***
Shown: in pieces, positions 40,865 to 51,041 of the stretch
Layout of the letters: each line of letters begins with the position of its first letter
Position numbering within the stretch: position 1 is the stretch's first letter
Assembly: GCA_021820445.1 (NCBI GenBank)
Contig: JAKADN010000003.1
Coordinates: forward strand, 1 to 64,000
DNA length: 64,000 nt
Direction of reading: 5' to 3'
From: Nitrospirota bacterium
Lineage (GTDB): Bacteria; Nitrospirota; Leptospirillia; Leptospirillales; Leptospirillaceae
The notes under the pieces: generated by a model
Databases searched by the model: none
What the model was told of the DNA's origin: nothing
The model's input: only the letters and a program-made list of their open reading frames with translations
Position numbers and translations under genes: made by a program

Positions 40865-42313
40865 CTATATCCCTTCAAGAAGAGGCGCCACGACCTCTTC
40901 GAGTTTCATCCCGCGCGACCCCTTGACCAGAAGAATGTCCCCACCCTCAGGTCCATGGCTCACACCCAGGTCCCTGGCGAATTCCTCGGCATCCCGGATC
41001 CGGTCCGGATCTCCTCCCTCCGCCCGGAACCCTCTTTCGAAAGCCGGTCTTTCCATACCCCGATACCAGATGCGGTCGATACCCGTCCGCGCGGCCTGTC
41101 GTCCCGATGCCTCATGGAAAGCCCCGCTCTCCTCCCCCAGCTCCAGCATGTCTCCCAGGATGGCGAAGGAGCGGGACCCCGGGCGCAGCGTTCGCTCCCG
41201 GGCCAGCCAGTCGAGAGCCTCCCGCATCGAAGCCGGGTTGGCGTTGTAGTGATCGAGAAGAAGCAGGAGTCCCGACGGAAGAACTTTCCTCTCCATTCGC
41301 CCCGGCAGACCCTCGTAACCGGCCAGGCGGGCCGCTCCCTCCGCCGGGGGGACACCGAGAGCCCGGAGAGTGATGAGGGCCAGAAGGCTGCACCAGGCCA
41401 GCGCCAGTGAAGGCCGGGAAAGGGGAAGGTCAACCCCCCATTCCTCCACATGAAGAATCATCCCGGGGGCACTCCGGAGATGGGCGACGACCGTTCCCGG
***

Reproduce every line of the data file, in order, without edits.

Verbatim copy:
Shown: in pieces, positions 40,865 to 51,041 of the stretch
Layout of the letters: each line of letters begins with the position of its first letter
Position numbering within the stretch: position 1 is the stretch's first letter
Assembly: GCA_021820445.1 (NCBI GenBank)
Contig: JAKADN010000003.1
Coordinates: forward strand, 1 to 64,000
DNA length: 64,000 nt
Direction of reading: 5' to 3'
From: Nitrospirota bacterium
Lineage (GTDB): Bacteria; Nitrospirota; Leptospirillia; Leptospirillales; Leptospirillaceae
The notes under the pieces: generated by a model
Databases searched by the model: none
What the model was told of the DNA's origin: nothing
The model's input: only the letters and a program-made list of their open reading frames with translations
Position numbers and translations under genes: made by a program

Positions 40865-42313
40865 CTATATCCCTTCAAGAAGAGGCGCCACGACCTCTTC
40901 GAGTTTCATCCCGCGCGACCCCTTGACCAGAAGAATGTCCCCACCCTCAGGTCCATGGCTCACACCCAGGTCCCTGGCGAATTCCTCGGCATCCCGGATC
41001 CGGTCCGGATCTCCTCCCTCCGCCCGGAACCCTCTTTCGAAAGCCGGTCTTTCCATACCCCGATACCAGATGCGGTCGATACCCGTCCGCGCGGCCTGTC
41101 GTCCCGATGCCTCATGGAAAGCCCCGCTCTCCTCCCCCAGCTCCAGCATGTCTCCCAGGATGGCGAAGGAGCGGGACCCCGGGCGCAGCGTTCGCTCCCG
41201 GGCCAGCCAGTCGAGAGCCTCCCGCATCGAAGCCGGGTTGGCGTTGTAGTGATCGAGAAGAAGCAGGAGTCCCGACGGAAGAACTTTCCTCTCCATTCGC
41301 CCCGGCAGACCCTCGTAACCGGCCAGGCGGGCCGCTCCCTCCGCCGGGGGGACACCGAGAGCCCGGAGAGTGATGAGGGCCAGAAGGCTGCACCAGGCCA
41401 GCGCCAGTGAAGGCCGGGAAAGGGGAAGGTCAACCCCCCATTCCTCCACATGAAGAATCATCCCGGGGGCACTCCGGAGATGGGCGACGACCGTTCCCGG